In response, dioceses should follow Santa Fe’s lead: determine when and where nuclear weapons research and development is conducted, identify the financial and human costs, engage in dialogue and action. 

Here in Colorado, we have the North American Aerospace Defense Command (NORAD) built into Cheyenne mountain near Colorado Springs, missile silos scattered about the eastern plains with military personnel pledged to turn the launch key on command. The personal, pastoral questions must be asked: What is your job? What do you think and feel about it? Are you cooperating with evil? What would you do if . . . ?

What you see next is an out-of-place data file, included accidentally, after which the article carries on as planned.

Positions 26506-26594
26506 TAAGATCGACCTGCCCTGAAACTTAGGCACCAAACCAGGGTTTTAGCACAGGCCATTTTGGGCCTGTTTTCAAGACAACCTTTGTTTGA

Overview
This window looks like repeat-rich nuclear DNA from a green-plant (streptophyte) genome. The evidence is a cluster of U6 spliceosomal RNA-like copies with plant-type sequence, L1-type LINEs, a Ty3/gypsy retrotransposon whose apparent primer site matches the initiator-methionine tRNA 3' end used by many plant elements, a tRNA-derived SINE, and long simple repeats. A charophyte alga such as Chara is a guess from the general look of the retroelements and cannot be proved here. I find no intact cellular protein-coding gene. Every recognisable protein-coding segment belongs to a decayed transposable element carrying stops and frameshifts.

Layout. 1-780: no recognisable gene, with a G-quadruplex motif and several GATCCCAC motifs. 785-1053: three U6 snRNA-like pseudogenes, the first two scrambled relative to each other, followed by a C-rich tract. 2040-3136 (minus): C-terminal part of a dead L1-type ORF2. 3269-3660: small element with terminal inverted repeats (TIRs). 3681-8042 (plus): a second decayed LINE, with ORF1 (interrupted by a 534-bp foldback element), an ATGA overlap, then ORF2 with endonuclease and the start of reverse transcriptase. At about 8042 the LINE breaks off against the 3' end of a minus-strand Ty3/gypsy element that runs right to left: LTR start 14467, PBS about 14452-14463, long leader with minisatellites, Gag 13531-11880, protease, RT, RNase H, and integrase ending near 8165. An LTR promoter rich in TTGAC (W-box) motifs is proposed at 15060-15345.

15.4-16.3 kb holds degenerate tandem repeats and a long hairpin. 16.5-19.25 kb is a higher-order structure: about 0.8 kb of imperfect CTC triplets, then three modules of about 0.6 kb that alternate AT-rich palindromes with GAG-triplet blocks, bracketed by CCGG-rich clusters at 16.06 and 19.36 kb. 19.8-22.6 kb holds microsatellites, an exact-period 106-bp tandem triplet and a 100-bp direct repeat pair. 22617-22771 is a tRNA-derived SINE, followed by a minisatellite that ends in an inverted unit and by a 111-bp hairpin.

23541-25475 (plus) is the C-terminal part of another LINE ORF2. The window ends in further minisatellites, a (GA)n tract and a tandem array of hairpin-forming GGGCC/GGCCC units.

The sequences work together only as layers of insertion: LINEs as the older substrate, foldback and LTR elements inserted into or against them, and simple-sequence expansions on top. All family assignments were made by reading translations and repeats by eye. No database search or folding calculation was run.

The concern one hears from Catholics these days about “Eucharistic coherence” applies to nuclear weapons as well as to abortion. If we follow through on the implications of our moral teaching, we would be setting out a difficult path, in pursuit of what Aquinas called “the arduous good,” but we would walk that path enlivened by the fruits of the passion, our steps illumined, in Archbishop Wester’s words, by the light of Christ’s peace.